Education / Schools

Consultant paints optimistic picture for Gavilan’s finances

To meet its projections, the college needs to add over 500 full-time students. 
1. Assumptions. Screen capture by Robert Eliason.
1. Assumptions. Screen capture by Robert Eliason.
2. Revenues. Screen capture by Robert Eliason.
2. Revenues. Screen capture by Robert Eliason.
3. Expenditures. Screen capture by Robert Eliason.
3. Expenditures. Screen capture by Robert Eliason.
4. Summary. Screen capture by Robert Eliason.
4. Summary. Screen capture by Robert Eliason.
5. Summary. Screen capture by Robert Eliason.
5. Summary. Screen capture by Robert Eliason.

After consultant Kathy Blackwood’s presentation on the five-year budget projections for Gavilan College at the Jan. 7 session of the Board of Trustees Retreat, Gavilan President and Superintendent Pedro Avila told BenitoLink that the district is in good financial shape—and he plans to keep it that way.  

“When it comes to the projections, I just want everybody to know that we are being very conservative,” he said. “Everything that we want to do will work out, assuming the state will fund us at the levels that they’ve promised. My goal is to ensure we are never in a situation where we have to make difficult decisions around the budget.”

According to Avila, the proposed budget guidelines will allow for a two-month—or 17%—reserve and a set-aside of $2 million. 

That is a far cry from previous budgets which projected deficits as high as $9.7 million and reserves which fell to less than 5% and put the college at risk of being taken over by the state two years ago.

Gavilan’s budget surplus results from the final rounds of Educational and Cultural Affairs grants related to COVID-19 relief, which allows the college to claim 5,202 full-time students rather than their actual attendance of 3,836 students.

“The state had lots and lots of money this year,” Blackwood said. “They put a lot of additional ongoing funding in this year’s budget, and that has really made a big difference.”
With further emergency funds unlikely, Blackwood said there would need to be an increase in full-time students by at least 4,401 in the 2024-25 school year to meet the projections.

Blackwood stressed that the five-year projections were not predictions and were based on assumptions like the increase in the student body. Other assumptions included estimates of inflation rates and utility costs, cost of living adjustments, and no compensation increases beyond those negotiated for the 2022-23 year.

Another assumption is that there would be no change in the student-centered funding formula, which is how California’s community colleges receive state money.
The formula has three components. The first is a base allocation, which is determined by the number of full-time students.

The second is a supplemental allocation determined by a count of low-income students who received financial help such as Pell or California College Promise grants.

The third is a student success allocation, a bonus paid for students who have achieved an academic milestone, such as an associate or bachelor’s degree, completion of Career and Technical Education units, or transfer to a four-year university.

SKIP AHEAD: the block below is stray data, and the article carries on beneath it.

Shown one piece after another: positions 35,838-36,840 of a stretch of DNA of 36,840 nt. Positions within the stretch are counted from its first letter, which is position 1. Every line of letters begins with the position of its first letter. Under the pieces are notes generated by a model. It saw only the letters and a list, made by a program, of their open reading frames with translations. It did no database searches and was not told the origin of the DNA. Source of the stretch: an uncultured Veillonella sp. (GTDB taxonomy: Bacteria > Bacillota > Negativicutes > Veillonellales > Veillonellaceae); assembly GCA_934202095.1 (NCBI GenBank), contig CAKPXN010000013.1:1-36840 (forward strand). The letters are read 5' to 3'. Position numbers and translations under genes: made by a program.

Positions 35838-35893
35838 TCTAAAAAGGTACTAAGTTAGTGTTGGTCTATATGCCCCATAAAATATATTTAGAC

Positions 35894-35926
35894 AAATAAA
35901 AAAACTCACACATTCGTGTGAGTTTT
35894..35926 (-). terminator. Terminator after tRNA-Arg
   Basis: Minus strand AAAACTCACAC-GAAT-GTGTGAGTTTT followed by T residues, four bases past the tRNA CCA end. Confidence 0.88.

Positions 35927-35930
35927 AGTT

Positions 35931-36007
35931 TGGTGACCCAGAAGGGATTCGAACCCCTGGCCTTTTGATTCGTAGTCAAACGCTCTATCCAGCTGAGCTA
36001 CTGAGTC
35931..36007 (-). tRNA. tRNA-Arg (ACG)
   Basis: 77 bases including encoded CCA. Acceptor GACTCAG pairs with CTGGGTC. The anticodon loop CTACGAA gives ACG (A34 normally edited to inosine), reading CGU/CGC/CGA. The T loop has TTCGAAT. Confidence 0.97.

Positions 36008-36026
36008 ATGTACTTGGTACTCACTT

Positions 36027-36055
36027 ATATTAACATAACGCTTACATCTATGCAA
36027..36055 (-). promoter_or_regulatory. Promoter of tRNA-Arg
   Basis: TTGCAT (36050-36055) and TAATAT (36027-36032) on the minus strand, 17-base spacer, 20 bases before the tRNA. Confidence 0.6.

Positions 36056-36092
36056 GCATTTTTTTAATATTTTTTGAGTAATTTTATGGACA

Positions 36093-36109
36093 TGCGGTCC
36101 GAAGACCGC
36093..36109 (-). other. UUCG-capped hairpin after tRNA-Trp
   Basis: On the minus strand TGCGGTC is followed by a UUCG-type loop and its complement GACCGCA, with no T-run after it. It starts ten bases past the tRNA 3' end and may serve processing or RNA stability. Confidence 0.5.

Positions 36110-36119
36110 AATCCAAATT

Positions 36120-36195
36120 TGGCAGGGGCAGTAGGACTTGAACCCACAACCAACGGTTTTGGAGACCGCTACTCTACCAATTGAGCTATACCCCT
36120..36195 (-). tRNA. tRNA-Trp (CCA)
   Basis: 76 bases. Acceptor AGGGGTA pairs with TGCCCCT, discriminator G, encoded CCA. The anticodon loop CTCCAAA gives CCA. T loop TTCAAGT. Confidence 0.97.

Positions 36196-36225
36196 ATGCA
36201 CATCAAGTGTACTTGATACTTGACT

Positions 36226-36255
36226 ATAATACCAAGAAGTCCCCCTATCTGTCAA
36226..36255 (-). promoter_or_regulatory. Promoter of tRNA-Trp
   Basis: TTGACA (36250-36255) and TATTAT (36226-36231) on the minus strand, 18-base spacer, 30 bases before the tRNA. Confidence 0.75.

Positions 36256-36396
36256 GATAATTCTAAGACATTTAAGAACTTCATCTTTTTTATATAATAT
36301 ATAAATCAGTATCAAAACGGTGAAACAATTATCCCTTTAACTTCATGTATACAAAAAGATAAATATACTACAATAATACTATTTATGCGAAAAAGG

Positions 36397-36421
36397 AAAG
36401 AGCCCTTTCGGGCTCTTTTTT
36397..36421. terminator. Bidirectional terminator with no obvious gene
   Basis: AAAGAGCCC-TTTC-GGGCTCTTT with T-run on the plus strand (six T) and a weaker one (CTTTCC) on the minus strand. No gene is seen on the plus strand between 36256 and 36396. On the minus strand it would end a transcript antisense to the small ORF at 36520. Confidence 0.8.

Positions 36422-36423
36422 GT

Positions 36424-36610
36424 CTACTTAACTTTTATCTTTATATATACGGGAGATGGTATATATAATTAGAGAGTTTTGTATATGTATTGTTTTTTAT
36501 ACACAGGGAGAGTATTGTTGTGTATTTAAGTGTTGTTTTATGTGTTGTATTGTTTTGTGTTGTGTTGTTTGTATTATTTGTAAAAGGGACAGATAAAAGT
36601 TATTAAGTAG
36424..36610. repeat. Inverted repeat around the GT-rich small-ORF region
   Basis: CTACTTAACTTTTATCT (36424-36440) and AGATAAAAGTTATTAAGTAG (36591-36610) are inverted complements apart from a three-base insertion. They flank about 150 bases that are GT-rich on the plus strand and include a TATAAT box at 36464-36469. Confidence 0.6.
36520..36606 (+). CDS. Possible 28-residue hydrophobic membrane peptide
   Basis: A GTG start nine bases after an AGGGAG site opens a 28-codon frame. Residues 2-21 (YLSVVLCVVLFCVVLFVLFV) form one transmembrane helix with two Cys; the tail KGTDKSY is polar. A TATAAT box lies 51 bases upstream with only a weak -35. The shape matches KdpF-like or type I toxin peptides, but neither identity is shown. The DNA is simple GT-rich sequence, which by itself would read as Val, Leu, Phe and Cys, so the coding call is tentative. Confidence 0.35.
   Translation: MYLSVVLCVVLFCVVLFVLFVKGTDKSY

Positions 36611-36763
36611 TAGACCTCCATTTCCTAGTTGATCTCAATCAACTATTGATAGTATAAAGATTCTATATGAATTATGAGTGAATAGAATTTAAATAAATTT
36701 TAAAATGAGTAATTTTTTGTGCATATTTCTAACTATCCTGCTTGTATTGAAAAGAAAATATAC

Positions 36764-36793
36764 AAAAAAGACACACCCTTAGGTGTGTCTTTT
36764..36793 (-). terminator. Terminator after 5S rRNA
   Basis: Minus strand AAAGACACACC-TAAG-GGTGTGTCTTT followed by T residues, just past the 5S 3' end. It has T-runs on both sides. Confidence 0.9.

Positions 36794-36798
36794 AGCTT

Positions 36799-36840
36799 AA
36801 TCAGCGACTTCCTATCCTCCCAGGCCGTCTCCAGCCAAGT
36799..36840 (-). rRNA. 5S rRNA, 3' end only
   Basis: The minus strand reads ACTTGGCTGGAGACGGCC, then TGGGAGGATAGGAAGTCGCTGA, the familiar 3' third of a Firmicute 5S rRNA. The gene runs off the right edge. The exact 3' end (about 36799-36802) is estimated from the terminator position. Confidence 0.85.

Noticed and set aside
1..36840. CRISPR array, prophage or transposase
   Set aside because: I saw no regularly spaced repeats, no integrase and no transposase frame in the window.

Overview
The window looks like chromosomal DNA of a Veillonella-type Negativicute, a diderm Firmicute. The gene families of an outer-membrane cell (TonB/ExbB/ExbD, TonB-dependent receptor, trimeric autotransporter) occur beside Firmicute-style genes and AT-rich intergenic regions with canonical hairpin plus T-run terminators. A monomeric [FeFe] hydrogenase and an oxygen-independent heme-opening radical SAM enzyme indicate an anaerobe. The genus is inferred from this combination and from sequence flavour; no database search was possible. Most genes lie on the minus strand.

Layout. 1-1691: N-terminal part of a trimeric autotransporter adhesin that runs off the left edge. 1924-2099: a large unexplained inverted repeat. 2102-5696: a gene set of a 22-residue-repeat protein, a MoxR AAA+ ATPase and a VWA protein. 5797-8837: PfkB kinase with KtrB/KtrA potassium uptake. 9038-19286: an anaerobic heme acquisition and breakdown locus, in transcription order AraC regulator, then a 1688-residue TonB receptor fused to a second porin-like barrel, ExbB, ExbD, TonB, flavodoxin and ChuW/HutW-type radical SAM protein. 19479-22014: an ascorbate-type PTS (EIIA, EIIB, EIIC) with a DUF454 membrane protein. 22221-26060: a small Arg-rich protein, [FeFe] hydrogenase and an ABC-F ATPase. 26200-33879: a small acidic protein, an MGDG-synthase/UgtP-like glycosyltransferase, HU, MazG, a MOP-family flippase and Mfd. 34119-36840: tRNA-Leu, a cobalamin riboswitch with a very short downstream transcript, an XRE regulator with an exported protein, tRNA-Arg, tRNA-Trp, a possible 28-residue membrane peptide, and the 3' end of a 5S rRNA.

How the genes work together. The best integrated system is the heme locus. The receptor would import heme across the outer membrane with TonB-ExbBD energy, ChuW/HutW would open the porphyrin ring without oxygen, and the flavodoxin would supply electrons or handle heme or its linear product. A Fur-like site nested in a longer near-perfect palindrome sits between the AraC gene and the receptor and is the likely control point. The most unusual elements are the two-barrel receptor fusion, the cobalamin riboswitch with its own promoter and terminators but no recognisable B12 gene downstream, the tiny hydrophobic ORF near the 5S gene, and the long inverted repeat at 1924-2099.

The budget projections also include some new spending, with the largest item being $4.1 million for a Science, Technology, Engineering, and Mathematics center to be financed over three years.

Staff increases are also part of the budget, with six new faculty members to be hired by fall 2023, three employees to be hired for the San Benito Campus in 2024-25, and six other positions created between 2022-23 and 2023-24. So far, the only position filled is for a new soccer coach.

The budget also takes into consideration benefits for all employees including a 1.5% salary increase that became effective July 1, 2022, on top of a 3% increase already budgeted, and a one-time bonus of $750.

The college will not know the exact amount of state funding they will receive until Gov. Gavin Newsom’s budget—which will be released next week—is considered by the legislature, revised in May, and adopted in June.

The final budget for the college will be adopted in September.
The intricacies of state funding leave much room for speculation as to how much money the college will get, but Blackwood is optimistic that the school is on a healthy financial track.

“I can never promise anything but the projections look very good,” she said. “We tried to be as conservative as we could reasonably be for the board to have the money to do what they want. They need to grow in the number of students, but they’re putting money towards that. I think that, honestly, the projections look the best they’ve been for years for this college.”


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Robert Eliason

I got my start as a photographer when my dad stuck a camera in my hand on the evening of my First Grade Open House. He taught me to observe, empathize, then finally compose the shot.  The editors at BenitoLink first approached me as a photographer. They were the ones to encourage me to write stories about things that interest me, turning me into a reporter as well.  BenitoLink is a great creative family that cares deeply about the San Benito community and I have been pleased to be a part of it.